Dr. Curry is a shining example. Although she doesn’t consider herself an official “skeptic,” surely she is one in the best sense of the word. At the very least, she’s retreated substantially from the standard acceptance of the partly line. And you’re right Jim, about how important that single defection was (though we need many more). How else to account for the intense hostility directed toward her from the usual suspects?

    I do believe she’s been accused of everything from being on big oil’s payroll
    to having become mentally ill. Nice, how they play isn’t it?

    • pokerguy (and Jim C),

      I agree with the sentiment expressed by both you and Jim C, but I don’t think Jim’s “someone who really matters… com[ing] out with a clear and unequivocal statement,” or your “a steady exodus of lesser lights” (this has already started) will make much difference.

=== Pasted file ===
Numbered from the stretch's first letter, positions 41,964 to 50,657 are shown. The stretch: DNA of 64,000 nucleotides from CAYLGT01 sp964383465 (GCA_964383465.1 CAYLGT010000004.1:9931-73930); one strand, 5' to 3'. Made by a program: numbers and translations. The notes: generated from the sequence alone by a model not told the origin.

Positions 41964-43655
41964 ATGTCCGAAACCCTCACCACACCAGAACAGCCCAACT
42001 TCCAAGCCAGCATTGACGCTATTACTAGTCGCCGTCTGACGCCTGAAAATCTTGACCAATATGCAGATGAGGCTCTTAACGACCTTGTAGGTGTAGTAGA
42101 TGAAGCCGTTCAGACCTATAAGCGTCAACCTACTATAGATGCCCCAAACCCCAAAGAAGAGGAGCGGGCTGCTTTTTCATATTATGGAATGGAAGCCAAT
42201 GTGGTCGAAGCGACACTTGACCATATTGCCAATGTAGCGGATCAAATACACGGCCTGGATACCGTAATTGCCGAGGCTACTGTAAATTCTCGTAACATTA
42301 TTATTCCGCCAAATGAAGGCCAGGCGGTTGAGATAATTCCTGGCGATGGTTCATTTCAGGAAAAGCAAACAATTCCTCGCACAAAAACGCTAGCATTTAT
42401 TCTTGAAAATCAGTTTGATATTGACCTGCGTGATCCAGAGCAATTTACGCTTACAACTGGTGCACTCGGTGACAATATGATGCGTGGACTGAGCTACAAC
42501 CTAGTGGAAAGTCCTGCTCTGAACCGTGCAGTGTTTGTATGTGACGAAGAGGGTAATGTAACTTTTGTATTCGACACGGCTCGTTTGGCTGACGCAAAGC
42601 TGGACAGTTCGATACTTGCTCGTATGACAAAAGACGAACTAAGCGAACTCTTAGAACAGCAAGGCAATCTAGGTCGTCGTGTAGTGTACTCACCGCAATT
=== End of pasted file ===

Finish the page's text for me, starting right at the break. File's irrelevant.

I do agree with you that “this can only break apart from the inside.” Enough members from both sides have to recognize the lack of integrity between a commitment to avoid “sensationalizing or politicizing the associated impacts” and claiming that “our net annual emissions of CO2 MUST [emphasis added] be reduced by more than 50 percent within this century.”

      If the AGU were forced by its membership to take down or significantly modify the climate position statement, the impact on the public debate would be huge. I think members of “the team” know this and would fight it with every tactic available to them (which apparently aren’t limited by ethical considerations).